Hello, I am trying to do an audio filter program. I need to filter out certain frequencies from the audio data. I am doing FFT, Bandpass & IFFT. But after doing FFT, I am 0'ing out the bins for my desired frequency range. After that I am doing Inverse FFT. But the playing audio is not proper and a "tick tick" is comming in the audio output. I need to do the filtering for all PCM formats including stereo/mono & 8/16bit with all samplerates. Anybody can suggest me what could be the possible reason? I also see about IIR in time domain. Anybody can explain me the best method I should follow? Is there any C source code available? Thanks, Sreeram.

# Audio filtering

Started by ●December 25, 2004

Reply by ●December 25, 20042004-12-25

zeroing in the frequency domain is much too crude a method. Investigate time domain methods The clicks are likely from the FFT/IFFT process Fred "Sreeram" <sreeram@spymac.com> wrote in message news:1104000624.00d162d05ec9cc8769c436cd297c753c@teranews...> Hello, > > I am trying to do an audio filter program. I need to filter out certain > frequencies from the audio data. I am doing FFT, Bandpass & IFFT. > > But after doing FFT, I am 0'ing out the bins for my desired frequency > range. After that I am doing Inverse FFT. But the playing audio is not > proper and a "tick tick" is comming in the audio output. > > I need to do the filtering for all PCM formats including stereo/mono & > 8/16bit with all samplerates. > > Anybody can suggest me what could be the possible reason? I also see about > IIR in time domain. Anybody can explain me the best method I should > follow? Is there any C source code available? > > Thanks, > Sreeram.

Reply by ●December 26, 20042004-12-26

Fred Marshall wrote:> zeroing in the frequency domain is much too crude a method. > Investigate time domain methods > The clicks are likely from the FFT/IFFT process > > FredYou need to overlap, too. look up "overlap-add" or "overlap-save".> "Sreeram" <sreeram@spymac.com> wrote in message > news:1104000624.00d162d05ec9cc8769c436cd297c753c@teranews... > >>Hello, >> >>I am trying to do an audio filter program. I need to filter out certain >>frequencies from the audio data. I am doing FFT, Bandpass & IFFT. >> >>But after doing FFT, I am 0'ing out the bins for my desired frequency >>range. After that I am doing Inverse FFT. But the playing audio is not >>proper and a "tick tick" is comming in the audio output. >> >>I need to do the filtering for all PCM formats including stereo/mono & >>8/16bit with all samplerates. >> >>Anybody can suggest me what could be the possible reason? I also see about >>IIR in time domain. Anybody can explain me the best method I should >>follow? Is there any C source code available? >> >>Thanks, >>Sreeram.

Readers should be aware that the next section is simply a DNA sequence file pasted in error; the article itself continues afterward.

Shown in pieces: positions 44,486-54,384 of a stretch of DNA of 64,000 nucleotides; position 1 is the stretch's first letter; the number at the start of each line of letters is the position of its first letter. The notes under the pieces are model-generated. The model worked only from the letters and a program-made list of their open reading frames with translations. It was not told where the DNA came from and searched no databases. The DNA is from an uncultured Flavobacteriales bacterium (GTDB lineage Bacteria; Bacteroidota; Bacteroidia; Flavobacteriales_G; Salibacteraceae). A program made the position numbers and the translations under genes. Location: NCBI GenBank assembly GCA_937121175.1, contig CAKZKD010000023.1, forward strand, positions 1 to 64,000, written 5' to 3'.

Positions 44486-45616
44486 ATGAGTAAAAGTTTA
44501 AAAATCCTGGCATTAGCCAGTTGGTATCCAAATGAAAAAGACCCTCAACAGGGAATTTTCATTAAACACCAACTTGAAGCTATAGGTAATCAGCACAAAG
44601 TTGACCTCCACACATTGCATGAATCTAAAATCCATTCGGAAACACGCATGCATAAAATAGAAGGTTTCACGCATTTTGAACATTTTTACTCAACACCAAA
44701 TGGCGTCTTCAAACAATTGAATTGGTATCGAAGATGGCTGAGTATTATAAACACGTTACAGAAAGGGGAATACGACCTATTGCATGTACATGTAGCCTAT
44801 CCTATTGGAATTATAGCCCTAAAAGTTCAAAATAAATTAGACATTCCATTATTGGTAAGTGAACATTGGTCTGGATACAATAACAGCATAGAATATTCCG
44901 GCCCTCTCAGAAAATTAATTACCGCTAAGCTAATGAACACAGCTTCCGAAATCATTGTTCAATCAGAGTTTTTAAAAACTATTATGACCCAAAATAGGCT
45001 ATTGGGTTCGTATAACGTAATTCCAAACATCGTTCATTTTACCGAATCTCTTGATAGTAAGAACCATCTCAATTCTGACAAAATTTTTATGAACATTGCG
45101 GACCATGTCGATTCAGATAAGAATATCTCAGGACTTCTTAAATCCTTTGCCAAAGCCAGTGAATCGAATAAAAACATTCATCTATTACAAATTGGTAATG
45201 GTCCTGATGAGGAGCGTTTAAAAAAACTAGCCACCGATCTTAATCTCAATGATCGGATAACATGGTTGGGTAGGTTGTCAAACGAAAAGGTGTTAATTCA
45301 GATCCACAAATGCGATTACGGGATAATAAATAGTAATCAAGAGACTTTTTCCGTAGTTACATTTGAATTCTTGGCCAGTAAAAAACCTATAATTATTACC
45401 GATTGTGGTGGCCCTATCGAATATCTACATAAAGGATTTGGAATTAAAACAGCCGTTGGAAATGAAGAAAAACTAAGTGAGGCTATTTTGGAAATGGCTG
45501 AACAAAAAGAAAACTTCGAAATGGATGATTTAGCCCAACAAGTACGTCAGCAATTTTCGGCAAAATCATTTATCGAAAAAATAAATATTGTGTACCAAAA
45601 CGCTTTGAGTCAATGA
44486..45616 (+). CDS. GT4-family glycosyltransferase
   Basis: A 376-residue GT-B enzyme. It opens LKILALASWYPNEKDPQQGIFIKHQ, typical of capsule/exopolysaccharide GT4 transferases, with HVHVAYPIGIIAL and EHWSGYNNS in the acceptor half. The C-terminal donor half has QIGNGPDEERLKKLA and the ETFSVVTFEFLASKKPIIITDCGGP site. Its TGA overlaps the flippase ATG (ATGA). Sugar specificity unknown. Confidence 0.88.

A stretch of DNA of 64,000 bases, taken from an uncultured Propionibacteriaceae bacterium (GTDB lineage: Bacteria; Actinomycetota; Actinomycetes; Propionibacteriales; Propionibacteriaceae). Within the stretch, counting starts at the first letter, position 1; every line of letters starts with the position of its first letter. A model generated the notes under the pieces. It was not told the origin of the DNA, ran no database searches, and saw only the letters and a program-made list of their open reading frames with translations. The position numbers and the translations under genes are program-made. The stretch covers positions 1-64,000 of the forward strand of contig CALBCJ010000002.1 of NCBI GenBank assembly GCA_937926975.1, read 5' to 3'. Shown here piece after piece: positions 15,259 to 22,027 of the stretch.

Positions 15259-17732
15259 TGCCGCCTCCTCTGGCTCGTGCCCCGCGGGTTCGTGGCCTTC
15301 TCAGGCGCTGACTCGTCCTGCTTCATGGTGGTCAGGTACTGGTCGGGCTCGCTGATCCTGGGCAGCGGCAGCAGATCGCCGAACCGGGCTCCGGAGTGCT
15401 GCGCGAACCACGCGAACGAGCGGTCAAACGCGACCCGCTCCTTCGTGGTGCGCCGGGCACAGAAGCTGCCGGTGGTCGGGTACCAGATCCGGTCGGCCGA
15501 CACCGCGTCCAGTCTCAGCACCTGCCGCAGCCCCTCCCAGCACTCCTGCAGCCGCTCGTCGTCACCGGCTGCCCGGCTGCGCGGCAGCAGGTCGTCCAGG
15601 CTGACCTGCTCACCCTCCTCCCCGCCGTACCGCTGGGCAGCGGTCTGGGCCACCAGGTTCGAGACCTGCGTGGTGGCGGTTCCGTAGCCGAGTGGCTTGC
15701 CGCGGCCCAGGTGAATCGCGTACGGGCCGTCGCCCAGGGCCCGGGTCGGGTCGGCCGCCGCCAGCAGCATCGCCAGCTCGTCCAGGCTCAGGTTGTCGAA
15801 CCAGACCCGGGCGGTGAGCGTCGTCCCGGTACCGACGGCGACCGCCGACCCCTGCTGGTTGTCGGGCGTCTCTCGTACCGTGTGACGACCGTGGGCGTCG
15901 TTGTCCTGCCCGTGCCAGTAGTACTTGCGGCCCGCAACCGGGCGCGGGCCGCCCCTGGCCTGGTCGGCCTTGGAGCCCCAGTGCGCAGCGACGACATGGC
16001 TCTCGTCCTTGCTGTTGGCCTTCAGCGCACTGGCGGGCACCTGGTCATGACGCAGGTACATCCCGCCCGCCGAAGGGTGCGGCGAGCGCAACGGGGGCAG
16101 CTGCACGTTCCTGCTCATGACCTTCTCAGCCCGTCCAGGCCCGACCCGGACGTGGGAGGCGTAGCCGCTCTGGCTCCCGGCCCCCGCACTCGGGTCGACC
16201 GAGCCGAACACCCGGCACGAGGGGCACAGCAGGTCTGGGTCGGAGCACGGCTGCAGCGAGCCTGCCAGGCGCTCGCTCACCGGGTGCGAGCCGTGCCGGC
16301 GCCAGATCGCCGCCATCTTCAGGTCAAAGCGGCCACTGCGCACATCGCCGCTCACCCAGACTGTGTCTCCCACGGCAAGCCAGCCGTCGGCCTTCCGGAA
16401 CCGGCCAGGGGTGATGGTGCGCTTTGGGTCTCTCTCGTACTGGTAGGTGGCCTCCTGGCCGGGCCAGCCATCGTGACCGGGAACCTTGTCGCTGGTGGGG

Reply by ●December 26, 20042004-12-26

Thank you for your reply. Now I am looking into the BiQuad filter. I am bit confused or do not know the usage of certain coefficients. How to calculate: 1. Center frequency 2. bandwidth in Octaves 3. dBGain I have the following values as input. LowFreq, HighFreq, MinGain & MaxGain. Also when I am doing a bandpass filtering in the range 1000 to 5000Hz, will I get any signal in other frequency points, (say in 500Hz).? Thank you, Sreeram. Fred Marshall wrote:> zeroing in the frequency domain is much too crude a method. > Investigate time domain methods > The clicks are likely from the FFT/IFFT process > > Fred > > "Sreeram" <sreeram@spymac.com> wrote in message > news:1104000624.00d162d05ec9cc8769c436cd297c753c@teranews... > >>Hello, >> >>I am trying to do an audio filter program. I need to filter out certain >>frequencies from the audio data. I am doing FFT, Bandpass & IFFT. >> >>But after doing FFT, I am 0'ing out the bins for my desired frequency >>range. After that I am doing Inverse FFT. But the playing audio is not >>proper and a "tick tick" is comming in the audio output. >> >>I need to do the filtering for all PCM formats including stereo/mono & >>8/16bit with all samplerates. >> >>Anybody can suggest me what could be the possible reason? I also see about >>IIR in time domain. Anybody can explain me the best method I should >>follow? Is there any C source code available? >> >>Thanks, >>Sreeram. > > >

Reply by ●December 26, 20042004-12-26

Sreeram wrote:> Thank you for your reply. Now I am looking into the BiQuad filter. > > I am bit confused or do not know the usage of certain coefficients. > > How to calculate: > 1. Center frequency > 2. bandwidth in Octaves > 3. dBGain > > I have the following values as input. LowFreq, HighFreq, MinGain & MaxGain. > > Also when I am doing a bandpass filtering in the range 1000 to 5000Hz, > will I get any signal in other frequency points, (say in 500Hz).? > > Thank you, > Sreeram.... Frequencies outside the passband are attenuated, not (in general) removed. Frequencies within the passband are affected only slightly by attenuation, and the effects on those near the edges fall between. Plot the response of your filter and you will see. Transitions can be made more abrupt, attenuation out of band greater and passbands flatter by increasing the order of the filter. There are costs for doing that. Jerry -- Engineering is the art of making what you want from things you can get. �����������������������������������������������������������������������

Reply by ●December 27, 20042004-12-27

I have been reading the "Cookbook formulae for audio EQ biquad filter coefficients". "f0 ("wherever it's happenin', man." Center Frequency or Corner Frequency, or shelf midpoint frequency, depending on which filter type. The "significant frequency".)" I didn't exactly understand what it means. How to calculate this when I have low and high frequency level? "dBgain (used only for peaking and shelving filters)" & "BW the bandwidth in octaves (between -3 dB frequencies for BPF and notch or between midpoint (dBgain/2) gain frequencies for peaking EQ)" Could you please explain me what these parameters are and how to use it? Thank you, Sreeram.> > ... > > Frequencies outside the passband are attenuated, not (in general) > removed. Frequencies within the passband are affected only slightly by > attenuation, and the effects on those near the edges fall between. Plot > the response of your filter and you will see. Transitions can be made > more abrupt, attenuation out of band greater and passbands flatter by > increasing the order of the filter. There are costs for doing that. > > Jerry

Reply by ●December 27, 20042004-12-27